I recommend this series by Fausto Gilberti and I’m not sorry.

There are three books so far in this contemporary artist series by Fausto Gilberti and I hope that there will be more to come.

The first in the series is Yves Klein, Painted Everything Blue and Wasn’t Sorry. That’s why I wanted this book. That title… that amusing illustration of Yves and his blue hand. And the message for kids— given right there in the title. THAT is what art is. THAT is what contemporary art is. And THAT is a very hard point to get across to both kids and adults.

Fausto Gilberti wrote these books to explain contemporary art to his young children. There are many fantastic biographies in kid-book land documenting our trailblazing artists. But this collection is different. The illustrator’s style is so bold and fresh.

The books themselves are designed impeccably. They are simple, funny, and approachable. Each one gives a very kid-friendly brief bio of how the artist found and developed their own unique, and quirky style.

At the back is a slightly more in-depth synopsis of the artist as well as a photograph of one painting by them.

The second in this series is Jackson Pollock, Splashed Paint and Wasn’t Sorry.

Followed by Yoyoi Kusama, Covered Everything in Dots and Wasn’t Sorry (I laugh out loud every time I look at this cover).

I think the message of these books is so important to teach to our kids. Art is not who can render the most realistic bowl of fruit. Art is a passion to creatively express oneself.

Each of these artists had a conviction to explore art and create in their very own, unique, and unconventional way—- And they weren’t sorry.

Jennifer Black Reinhardt

Jennifer Black Reinhardt

Jennifer is the illustrator and author of several acclaimed picture books. Most recently is Playing Possum, which she wrote and illustrated. She illustrated Gondra’s Treasure, written by Newbery award winner Linda Sue Park. As well as, Sometimes You Fly, by Newbery medalist, Katherine Applegate. Jennifer is the author illustrator of Blue Ethel and has illustrated Yaks Yak, Animal Word Pairs by Linda Sue Park, The Inventor's Secret, What Thomas Edison Told Henry Ford, by Suzanne Slade, Rabbi Benjamin's Buttons, by Alice B. McGinty, and The Adventures of a South Pole Pig, by Chris Kurtz.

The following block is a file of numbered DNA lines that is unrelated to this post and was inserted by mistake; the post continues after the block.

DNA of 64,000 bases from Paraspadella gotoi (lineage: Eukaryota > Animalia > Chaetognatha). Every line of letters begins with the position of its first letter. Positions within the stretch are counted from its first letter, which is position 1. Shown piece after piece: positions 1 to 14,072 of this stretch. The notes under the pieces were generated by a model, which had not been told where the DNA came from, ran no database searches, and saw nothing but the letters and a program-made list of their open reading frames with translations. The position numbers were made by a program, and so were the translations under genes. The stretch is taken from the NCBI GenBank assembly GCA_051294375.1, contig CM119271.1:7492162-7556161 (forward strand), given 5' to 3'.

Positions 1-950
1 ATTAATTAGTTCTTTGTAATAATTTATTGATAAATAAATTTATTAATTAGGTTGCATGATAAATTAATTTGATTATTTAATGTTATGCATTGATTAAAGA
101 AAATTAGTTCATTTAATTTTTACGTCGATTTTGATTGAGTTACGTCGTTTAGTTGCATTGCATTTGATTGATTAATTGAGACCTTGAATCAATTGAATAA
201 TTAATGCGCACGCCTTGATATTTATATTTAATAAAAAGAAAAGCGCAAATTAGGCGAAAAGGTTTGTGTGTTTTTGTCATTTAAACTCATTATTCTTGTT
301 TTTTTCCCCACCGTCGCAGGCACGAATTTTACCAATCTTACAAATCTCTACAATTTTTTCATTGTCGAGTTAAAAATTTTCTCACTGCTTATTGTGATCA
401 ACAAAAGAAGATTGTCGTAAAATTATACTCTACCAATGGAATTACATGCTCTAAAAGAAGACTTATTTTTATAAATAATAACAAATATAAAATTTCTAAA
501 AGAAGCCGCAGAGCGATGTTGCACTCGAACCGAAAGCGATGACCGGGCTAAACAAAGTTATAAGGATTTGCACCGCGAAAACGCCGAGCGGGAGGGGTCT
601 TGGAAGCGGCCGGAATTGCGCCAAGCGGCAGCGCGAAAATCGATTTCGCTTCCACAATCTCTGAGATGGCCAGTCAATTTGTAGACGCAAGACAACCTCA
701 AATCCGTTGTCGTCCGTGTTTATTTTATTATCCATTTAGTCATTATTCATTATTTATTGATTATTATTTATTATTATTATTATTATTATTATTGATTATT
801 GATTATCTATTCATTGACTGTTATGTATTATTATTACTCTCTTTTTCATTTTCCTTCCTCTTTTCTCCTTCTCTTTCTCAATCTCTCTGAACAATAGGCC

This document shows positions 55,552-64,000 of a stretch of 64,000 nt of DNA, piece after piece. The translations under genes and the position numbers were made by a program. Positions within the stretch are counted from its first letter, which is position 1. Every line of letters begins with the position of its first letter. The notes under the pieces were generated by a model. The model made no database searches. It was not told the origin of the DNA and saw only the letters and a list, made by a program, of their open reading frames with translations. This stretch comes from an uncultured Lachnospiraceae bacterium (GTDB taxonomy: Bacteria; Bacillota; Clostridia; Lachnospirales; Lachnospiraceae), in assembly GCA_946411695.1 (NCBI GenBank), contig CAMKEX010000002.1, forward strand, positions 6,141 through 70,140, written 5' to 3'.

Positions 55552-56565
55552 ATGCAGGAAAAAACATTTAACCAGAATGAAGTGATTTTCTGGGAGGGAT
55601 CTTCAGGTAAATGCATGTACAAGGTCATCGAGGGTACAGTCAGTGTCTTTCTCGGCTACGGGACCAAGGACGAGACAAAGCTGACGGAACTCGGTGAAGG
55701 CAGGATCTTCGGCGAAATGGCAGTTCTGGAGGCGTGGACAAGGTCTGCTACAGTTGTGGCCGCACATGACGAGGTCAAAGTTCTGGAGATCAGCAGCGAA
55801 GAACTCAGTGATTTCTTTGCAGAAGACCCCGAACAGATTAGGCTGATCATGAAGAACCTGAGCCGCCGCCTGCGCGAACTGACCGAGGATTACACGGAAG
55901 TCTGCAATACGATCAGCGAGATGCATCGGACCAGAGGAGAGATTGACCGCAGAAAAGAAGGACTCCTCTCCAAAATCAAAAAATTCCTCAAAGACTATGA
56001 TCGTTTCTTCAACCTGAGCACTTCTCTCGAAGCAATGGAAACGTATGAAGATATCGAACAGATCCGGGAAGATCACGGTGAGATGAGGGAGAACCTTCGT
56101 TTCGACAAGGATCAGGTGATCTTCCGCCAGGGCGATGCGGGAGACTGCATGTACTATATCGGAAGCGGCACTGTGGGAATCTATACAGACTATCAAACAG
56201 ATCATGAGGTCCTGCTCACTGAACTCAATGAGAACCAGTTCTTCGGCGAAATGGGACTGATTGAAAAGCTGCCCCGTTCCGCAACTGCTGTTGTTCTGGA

22 Comments:

  1. Jennifer, These look amazing. What a wonderful series to teach evenreally small children about creativity and art. Thanks for posting. I’ll definitely look for them.

  2. These books are so original…just like art!

  3. I’m really impressed by these books. They will go perfectly with our Summer Art Experience program at our library!

  4. Those are bold and stylistic books! They look wonderful! Since I don’t really understand contemporary art, I better read them!

  5. So clever! And that’s the perfect publisher for this series.

  6. Wow- super original -love it and congrats!

  7. They look like a work of art!

  8. What a fantastic set of books. I can’t wait to find them.

  9. Haha! I love the I’m not sorry part. This is incredible.

  10. What a great way to show how artists found their niche, and weren’t sorry they were different. The illustrations are wonderful.

  11. As a “not an artist”, I appreciate this book!

  12. What wonderful books. I would have loved these when I was a kid. I took art lessons and never did anything right. I was always told to slow down. My book would have been called Lisa Frenkel Painted Everything Quickly And Wasn’t Sorry! Gosh, I feel better already.

  13. I love this blog post and I’m not sorry. What a funny, creative and fresh take on artists and their art.

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